This opinion will be unpublished and

may not be cited except as provided by

Minn. Stat. § 480A.08, subd. 3 (1996).




Stephen Russel McPadden,



Jill Luedloff,


Filed May 27, 1997


Huspeni, Judge

Scott County District Court

File No. 9515692

Linda Ojala, Kurzman, Grant & Ojala, 219 S.E. Main St., Suite 403, Minneapolis, MN 55414 (for Appellant)

John R. Hill, Larkin, Hoffman, Daly & Lindgren, Ltd., 1500 Norwest Financial Center, 7900 Xerxes Ave. S., Bloomington, MN 55431-1194 (for Respondent)

Considered and decided by Huspeni, Presiding Judge, Crippen, Judge, and Willis, Judge.



Appellant challenges the judgment granting her and respondent joint physical custody of their son, awarding the 1996 tax exemption to respondent, and allocating the child care costs. Because we see no abuse of discretion in the judgment, we affirm.


J.D.L. was born on September 29, 1995. His parents, appellant Jill Luedloff and respondent Stephen McPadden, lived together for a few months prior to March 1995. Respondent attempted to visit J.D.L. and appellant in the hospital and later at home; his visits were refused. On October 4, 1995, respondent served a complaint asking to be adjudicated J.D.L.'s father and seeking joint legal and physical custody. The district court adjudicated his paternity and appointed a guardian ad litem for J.D.L.

J.D.L. lived with appellant and her boyfriend. J.D.L.'s visitation time with respondent was extended by various court orders; he began overnight weekend visitation in August 1996. This was consistent with the recommendation of J.D.L.'s guardian ad litem, who reported in May 1996 that both parents sought custody, that each parent believed the other should have a significant role in J.D.L.'s life, that both parents and all four grandparents communicated well with J.D.L., that J.D.L. adjusted well to visitation with his father, and that both parents were capable of giving J.D.L. love, affection, and guidance. The guardian recommended joint legal and physical custody and that J.D.L.'s visitation increase until he was spending roughly equal amounts of time with each parent.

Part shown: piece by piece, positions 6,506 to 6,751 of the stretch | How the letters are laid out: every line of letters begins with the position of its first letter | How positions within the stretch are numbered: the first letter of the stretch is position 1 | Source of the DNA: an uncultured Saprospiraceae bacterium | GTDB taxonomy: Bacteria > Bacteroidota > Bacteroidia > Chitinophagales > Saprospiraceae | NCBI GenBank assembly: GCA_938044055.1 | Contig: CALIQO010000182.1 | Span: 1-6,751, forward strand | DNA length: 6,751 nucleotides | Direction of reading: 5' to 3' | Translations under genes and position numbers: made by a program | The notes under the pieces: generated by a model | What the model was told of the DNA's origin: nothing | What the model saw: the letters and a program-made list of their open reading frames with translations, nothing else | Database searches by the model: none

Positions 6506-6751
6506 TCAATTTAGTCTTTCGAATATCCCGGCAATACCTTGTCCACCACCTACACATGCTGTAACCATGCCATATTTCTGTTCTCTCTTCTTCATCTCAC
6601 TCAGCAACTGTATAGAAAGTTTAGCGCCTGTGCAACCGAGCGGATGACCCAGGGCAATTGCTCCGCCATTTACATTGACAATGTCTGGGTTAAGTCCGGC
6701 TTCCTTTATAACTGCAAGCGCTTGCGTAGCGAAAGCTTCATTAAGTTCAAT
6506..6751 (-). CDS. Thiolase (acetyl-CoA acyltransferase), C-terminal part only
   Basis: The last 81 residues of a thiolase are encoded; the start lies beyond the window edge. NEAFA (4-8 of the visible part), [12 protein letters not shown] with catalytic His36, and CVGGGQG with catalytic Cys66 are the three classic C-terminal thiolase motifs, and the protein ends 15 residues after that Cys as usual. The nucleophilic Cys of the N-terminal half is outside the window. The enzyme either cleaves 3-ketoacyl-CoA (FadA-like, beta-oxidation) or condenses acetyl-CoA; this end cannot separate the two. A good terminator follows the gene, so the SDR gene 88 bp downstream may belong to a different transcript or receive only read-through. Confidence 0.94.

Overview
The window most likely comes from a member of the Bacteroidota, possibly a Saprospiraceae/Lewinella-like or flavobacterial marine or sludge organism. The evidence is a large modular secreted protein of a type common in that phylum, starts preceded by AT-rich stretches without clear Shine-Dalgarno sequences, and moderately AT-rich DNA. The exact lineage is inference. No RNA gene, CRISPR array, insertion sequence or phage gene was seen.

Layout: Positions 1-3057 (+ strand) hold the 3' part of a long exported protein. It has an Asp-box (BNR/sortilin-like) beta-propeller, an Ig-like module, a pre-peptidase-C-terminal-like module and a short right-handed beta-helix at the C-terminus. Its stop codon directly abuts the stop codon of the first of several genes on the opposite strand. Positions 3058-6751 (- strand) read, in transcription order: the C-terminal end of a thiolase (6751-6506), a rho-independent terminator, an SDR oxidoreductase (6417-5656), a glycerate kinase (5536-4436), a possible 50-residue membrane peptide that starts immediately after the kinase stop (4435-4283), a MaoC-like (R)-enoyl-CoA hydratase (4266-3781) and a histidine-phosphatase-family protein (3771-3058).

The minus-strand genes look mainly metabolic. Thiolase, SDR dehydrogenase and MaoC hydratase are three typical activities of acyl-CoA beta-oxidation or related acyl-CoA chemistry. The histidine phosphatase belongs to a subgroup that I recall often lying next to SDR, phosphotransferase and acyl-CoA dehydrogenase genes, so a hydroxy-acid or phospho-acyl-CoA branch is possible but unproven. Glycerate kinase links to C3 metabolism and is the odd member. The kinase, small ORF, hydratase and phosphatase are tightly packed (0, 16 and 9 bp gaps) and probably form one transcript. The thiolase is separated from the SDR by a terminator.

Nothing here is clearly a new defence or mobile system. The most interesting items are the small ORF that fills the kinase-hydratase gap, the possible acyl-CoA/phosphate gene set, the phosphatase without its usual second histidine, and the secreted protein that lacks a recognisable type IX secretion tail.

Following a hearing, judgment was entered giving the parties joint legal and physical custody and providing for J.D.L. gradually to increase his time with respondent until he is spending alternate weeks with each parent. The court also determined that respondent was entitled to the 1996 tax exemption for J.D.L. and allocated 56% of J.D.L.'s child care costs to respondent and 44% to appellant. Appellant challenges these determinations.


1. Joint Physical Custody[1]

A trial court has broad discretion to provide for the custody of the parties' children. Rutten v. Rutten, 347 N.W.2d 47, 50 (Minn. 1984). An appellate court will not reverse a custody determination unless the trial court abused its discretion by making findings unsupported by the evidence or by improperly applying the law. Pikula v. Pikula, 374 N.W.2d 705, 710 (Minn. 1985).